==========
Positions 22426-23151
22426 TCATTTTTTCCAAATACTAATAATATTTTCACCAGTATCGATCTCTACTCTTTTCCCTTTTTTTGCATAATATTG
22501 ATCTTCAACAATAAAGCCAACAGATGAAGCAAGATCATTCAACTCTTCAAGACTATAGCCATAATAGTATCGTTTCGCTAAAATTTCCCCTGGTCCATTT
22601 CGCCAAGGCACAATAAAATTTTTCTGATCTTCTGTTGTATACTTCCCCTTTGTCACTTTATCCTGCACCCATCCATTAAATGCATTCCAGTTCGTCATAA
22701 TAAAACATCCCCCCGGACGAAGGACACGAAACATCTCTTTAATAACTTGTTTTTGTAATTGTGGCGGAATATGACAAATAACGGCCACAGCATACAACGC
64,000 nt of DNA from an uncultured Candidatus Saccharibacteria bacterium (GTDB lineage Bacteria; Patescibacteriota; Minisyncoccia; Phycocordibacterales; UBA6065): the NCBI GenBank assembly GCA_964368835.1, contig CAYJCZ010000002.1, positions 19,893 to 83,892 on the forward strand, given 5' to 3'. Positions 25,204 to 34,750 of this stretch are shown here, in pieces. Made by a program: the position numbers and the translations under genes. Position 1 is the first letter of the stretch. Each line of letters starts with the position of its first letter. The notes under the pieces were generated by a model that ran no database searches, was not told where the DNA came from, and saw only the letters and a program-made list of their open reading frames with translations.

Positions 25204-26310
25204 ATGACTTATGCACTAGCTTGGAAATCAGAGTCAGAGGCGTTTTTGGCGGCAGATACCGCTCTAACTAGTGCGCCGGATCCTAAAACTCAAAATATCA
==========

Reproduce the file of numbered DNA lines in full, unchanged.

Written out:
Positions 22426-23151
22426 TCATTTTTTCCAAATACTAATAATATTTTCACCAGTATCGATCTCTACTCTTTTCCCTTTTTTTGCATAATATTG
22501 ATCTTCAACAATAAAGCCAACAGATGAAGCAAGATCATTCAACTCTTCAAGACTATAGCCATAATAGTATCGTTTCGCTAAAATTTCCCCTGGTCCATTT
22601 CGCCAAGGCACAATAAAATTTTTCTGATCTTCTGTTGTATACTTCCCCTTTGTCACTTTATCCTGCACCCATCCATTAAATGCATTCCAGTTCGTCATAA
22701 TAAAACATCCCCCCGGACGAAGGACACGAAACATCTCTTTAATAACTTGTTTTTGTAATTGTGGCGGAATATGACAAATAACGGCCACAGCATACAACGC
64,000 nt of DNA from an uncultured Candidatus Saccharibacteria bacterium (GTDB lineage Bacteria; Patescibacteriota; Minisyncoccia; Phycocordibacterales; UBA6065): the NCBI GenBank assembly GCA_964368835.1, contig CAYJCZ010000002.1, positions 19,893 to 83,892 on the forward strand, given 5' to 3'. Positions 25,204 to 34,750 of this stretch are shown here, in pieces. Made by a program: the position numbers and the translations under genes. Position 1 is the first letter of the stretch. Each line of letters starts with the position of its first letter. The notes under the pieces were generated by a model that ran no database searches, was not told where the DNA came from, and saw only the letters and a program-made list of their open reading frames with translations.

Positions 25204-26310
25204 ATGACTTATGCACTAGCTTGGAAATCAGAGTCAGAGGCGTTTTTGGCGGCAGATACCGCTCTAACTAGTGCGCCGGATCCTAAAACTCAAAATATCA